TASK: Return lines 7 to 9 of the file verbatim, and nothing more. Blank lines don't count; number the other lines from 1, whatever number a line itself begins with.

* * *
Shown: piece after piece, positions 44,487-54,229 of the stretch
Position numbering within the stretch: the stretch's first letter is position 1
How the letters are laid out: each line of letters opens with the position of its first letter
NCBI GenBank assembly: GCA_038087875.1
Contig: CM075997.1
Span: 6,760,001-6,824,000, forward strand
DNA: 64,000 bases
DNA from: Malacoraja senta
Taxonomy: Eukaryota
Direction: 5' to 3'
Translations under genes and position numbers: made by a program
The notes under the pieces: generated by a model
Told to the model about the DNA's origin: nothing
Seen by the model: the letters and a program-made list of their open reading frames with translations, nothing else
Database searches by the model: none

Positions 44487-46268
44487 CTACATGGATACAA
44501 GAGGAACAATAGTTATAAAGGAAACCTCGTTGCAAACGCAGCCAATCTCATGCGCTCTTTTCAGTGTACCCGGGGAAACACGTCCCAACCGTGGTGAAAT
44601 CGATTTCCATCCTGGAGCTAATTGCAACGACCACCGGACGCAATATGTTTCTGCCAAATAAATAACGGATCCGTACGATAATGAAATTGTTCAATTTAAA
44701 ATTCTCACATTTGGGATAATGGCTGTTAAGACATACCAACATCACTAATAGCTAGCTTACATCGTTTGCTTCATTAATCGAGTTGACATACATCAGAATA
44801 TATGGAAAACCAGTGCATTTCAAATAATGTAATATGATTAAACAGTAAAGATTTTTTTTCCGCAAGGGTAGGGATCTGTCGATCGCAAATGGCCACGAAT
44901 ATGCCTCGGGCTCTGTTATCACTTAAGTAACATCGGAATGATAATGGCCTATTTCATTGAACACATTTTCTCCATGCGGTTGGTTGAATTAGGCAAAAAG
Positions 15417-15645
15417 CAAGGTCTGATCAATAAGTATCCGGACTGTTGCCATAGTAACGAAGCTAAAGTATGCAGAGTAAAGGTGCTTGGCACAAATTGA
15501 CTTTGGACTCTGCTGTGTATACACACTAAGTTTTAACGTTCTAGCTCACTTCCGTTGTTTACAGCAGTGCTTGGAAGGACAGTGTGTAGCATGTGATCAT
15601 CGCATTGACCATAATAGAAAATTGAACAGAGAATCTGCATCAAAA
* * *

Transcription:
DNA: 64,000 bases
DNA from: Malacoraja senta
Taxonomy: Eukaryota